message to prompt the installation of the same encryption key every time it 
receives Message 3 from the access point. Retransmission of the handshake 
message from the access point occurs if a proper client acknowledgement is not
received to the initial message; retransmission resets the nonce value and 
replay counter to their initial values. A malicious actor could force these 
nonce resets by replaying the appropriate handshake message, which could allow
for injection and decryption of arbitrary packets, hijacking of TCP 
connections, injection of HTTP content, or replaying of unicast or multicast 
data frames on the targeted device.

CVE-2017-13082 has been assigned to this vulnerability. A CVSS v3 base score 
of 6.9 has been calculated; the CVSS vector string is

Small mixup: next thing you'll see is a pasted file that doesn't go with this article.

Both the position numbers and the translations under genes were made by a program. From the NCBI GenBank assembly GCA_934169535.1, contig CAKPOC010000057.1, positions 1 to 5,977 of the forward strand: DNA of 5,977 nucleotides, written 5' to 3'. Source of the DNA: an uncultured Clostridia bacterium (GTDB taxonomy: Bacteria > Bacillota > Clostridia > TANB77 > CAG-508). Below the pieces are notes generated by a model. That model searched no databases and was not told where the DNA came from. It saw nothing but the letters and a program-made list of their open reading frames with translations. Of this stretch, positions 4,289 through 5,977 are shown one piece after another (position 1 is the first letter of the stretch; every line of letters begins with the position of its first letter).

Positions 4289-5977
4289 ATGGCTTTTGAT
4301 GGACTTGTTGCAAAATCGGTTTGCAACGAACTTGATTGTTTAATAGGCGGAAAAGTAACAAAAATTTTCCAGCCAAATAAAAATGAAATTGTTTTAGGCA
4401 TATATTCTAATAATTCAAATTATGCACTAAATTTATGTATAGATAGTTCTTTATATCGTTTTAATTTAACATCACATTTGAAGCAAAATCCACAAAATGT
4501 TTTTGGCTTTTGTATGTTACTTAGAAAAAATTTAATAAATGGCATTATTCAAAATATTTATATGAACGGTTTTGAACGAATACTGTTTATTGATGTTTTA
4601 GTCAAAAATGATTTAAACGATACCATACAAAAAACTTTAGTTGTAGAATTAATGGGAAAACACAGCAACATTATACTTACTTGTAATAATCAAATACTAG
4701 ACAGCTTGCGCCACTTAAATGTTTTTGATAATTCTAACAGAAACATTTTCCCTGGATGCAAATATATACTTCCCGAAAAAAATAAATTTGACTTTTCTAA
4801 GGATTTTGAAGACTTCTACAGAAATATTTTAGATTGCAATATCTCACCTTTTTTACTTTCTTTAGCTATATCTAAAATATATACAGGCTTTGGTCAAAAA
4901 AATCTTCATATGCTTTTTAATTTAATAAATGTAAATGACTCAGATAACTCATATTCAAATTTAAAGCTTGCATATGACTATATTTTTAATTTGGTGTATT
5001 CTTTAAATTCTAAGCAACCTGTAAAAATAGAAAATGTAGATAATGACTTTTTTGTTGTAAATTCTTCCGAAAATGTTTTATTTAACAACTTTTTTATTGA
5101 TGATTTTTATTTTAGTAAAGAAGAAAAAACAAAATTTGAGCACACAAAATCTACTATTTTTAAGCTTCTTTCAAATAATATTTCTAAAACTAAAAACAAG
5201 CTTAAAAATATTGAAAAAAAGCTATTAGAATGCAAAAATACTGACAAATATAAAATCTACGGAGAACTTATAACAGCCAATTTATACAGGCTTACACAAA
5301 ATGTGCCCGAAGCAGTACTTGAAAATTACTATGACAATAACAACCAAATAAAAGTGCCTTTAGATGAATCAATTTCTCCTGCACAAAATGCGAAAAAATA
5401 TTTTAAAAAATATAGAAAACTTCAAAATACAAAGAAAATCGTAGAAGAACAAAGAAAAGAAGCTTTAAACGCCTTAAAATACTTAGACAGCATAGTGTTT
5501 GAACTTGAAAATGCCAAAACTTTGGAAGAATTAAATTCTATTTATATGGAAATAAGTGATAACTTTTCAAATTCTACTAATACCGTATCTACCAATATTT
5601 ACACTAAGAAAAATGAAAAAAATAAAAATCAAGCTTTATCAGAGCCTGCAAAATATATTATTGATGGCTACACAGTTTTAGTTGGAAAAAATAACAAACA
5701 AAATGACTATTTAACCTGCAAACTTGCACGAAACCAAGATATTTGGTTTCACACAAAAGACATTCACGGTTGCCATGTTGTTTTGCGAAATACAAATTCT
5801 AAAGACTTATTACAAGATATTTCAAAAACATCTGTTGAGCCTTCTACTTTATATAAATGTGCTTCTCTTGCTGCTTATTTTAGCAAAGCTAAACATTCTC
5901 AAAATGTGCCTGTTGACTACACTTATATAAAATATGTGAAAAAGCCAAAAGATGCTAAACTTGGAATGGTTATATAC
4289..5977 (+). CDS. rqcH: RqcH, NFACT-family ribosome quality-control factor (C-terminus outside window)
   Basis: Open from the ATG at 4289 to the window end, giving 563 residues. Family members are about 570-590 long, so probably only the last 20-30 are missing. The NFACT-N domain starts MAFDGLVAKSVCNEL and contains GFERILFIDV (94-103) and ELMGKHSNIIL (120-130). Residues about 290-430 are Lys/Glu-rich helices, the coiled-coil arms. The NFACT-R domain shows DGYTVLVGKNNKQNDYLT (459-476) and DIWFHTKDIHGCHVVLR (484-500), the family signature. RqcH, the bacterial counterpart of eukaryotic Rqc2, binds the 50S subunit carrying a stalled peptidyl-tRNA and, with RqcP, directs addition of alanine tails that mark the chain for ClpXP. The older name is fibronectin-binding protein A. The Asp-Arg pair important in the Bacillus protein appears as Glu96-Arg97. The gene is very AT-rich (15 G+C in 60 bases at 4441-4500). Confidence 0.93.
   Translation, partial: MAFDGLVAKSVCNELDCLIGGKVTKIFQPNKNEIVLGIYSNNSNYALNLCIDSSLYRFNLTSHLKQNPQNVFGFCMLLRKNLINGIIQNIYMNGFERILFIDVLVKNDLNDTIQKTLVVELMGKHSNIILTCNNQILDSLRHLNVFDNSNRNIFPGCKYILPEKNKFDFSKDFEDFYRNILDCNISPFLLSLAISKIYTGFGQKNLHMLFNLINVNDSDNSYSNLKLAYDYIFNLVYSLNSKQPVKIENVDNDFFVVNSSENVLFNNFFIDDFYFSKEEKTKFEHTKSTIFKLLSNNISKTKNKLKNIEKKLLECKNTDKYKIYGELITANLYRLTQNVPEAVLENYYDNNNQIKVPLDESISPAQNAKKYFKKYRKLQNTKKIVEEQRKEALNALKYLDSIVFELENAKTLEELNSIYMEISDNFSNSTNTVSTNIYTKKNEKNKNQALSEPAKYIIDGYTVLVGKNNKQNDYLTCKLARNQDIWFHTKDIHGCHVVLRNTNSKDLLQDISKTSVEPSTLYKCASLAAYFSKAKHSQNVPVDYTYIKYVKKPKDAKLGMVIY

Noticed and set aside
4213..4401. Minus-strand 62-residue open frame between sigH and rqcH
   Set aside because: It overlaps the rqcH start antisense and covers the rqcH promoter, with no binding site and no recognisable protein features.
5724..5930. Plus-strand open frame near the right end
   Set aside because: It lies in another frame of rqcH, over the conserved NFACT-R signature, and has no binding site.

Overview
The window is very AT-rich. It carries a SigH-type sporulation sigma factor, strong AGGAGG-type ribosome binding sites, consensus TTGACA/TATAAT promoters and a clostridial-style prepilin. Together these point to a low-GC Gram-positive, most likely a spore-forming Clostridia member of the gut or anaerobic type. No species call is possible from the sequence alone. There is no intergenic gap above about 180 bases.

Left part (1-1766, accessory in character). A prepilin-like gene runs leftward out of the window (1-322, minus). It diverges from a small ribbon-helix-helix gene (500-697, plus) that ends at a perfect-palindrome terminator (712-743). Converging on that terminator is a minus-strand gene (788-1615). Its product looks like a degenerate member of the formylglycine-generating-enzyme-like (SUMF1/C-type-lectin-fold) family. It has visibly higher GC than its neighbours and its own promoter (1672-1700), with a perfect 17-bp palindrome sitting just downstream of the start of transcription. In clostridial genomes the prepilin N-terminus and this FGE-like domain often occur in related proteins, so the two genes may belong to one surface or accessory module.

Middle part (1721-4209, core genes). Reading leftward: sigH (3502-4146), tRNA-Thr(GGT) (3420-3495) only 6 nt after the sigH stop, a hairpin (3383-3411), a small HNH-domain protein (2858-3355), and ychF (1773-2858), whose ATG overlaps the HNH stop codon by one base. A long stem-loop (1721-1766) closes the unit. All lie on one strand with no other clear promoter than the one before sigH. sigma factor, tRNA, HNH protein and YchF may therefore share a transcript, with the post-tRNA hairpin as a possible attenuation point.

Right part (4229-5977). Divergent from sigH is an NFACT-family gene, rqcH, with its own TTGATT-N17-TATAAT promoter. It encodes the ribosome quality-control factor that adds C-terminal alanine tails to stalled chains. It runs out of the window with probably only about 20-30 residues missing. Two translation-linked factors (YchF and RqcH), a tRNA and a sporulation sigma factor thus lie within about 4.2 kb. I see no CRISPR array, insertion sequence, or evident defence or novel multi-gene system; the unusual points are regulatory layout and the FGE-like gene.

Mathy Vanhoef, of the Katholieke Universiteit Leuven in Belgium discovered 
this vulnerability.


Critical Infrastructure Sectors: Critical Manufacturing, Energy, Water and 
Wastewater Systems

Countries/Areas Deployed: Worldwide

Company Headquarters Location: Wisconsin

Contact Information

For any questions related to this report, please contact ICS-CERT at:

Email: ics-cert@hq.dhs.gov (link sends e-mail)

Toll Free: 1-877-776-7585

International Callers: (208) 526-0900

For industrial control systems security information and incident reporting: 

ICS-CERT continuously strives to improve its products and services. You can 
help by choosing one of the links below to provide feedback about this